Burned bones talk about ancient civilisations.
Festa G., Andreani C., Baldoni M., Cipollari V., Mart`inez-Labarga C., Martini F., Rickards O., Rolfo M.F., Sarti L., Volante N., Senesi R., Stasolla F.R., Parker S.F., Vassalo A.R., Mamede A.P., Batista de Carvalho L.A.E., Marques M.P.M.
VI - Fisica applicata, acceleratori e beni culturali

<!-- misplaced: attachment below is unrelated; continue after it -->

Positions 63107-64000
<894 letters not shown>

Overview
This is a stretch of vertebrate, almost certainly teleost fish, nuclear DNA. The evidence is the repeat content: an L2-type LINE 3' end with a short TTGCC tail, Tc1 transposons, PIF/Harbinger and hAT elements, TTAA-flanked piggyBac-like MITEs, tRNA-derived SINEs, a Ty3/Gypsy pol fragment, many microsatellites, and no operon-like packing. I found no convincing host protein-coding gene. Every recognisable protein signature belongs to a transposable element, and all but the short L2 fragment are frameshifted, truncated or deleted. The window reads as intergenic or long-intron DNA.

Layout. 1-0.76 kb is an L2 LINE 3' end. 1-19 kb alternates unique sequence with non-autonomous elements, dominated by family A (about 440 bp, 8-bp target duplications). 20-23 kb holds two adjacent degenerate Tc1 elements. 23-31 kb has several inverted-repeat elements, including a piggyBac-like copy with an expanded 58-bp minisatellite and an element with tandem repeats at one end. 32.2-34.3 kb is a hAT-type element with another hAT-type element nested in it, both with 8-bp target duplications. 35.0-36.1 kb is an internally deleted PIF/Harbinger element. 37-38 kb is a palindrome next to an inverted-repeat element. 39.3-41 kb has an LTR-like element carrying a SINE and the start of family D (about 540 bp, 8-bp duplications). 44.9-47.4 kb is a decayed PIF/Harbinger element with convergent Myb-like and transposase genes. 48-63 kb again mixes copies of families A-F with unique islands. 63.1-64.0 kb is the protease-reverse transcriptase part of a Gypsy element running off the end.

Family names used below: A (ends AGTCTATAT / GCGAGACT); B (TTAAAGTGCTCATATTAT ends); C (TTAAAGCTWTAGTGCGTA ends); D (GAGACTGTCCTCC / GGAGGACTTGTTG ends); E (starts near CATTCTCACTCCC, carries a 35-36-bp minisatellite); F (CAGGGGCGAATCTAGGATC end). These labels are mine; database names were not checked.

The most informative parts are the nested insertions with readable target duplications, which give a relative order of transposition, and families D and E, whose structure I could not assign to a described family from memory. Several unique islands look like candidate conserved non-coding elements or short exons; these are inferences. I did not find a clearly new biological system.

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Burned skeletal remains are abundant in archaeological and paleontological sites as a result of fire or ancient funerary practices. In the burning process the bone matrix suffers structural and dimensional variations which interfere with the reliability of the available osteometric methods. Recent studies showed that these macroscopic changes are accompanied by microscopic variations, that are reflected in the vibrational spectra. An innovative integrated approach to the study of archaeological combusted skeletal remains is reported, through complementary vibrational spectroscopy techniques - INS (inelastic neutron scattering), FTIR (Fourier transform infrared) and microRaman - enabling the access to the complete vibrational profile and constituting the first application of neutron spectroscopy to ancient bones. Comparison with data from modern human bones subject to controlled burning allowed to identify specific heating conditions. This pioneering study provides archaeologists and anthropologists with relevant information on past civilizations, namely regarding funerary, burial and cooking practices and environmental settings.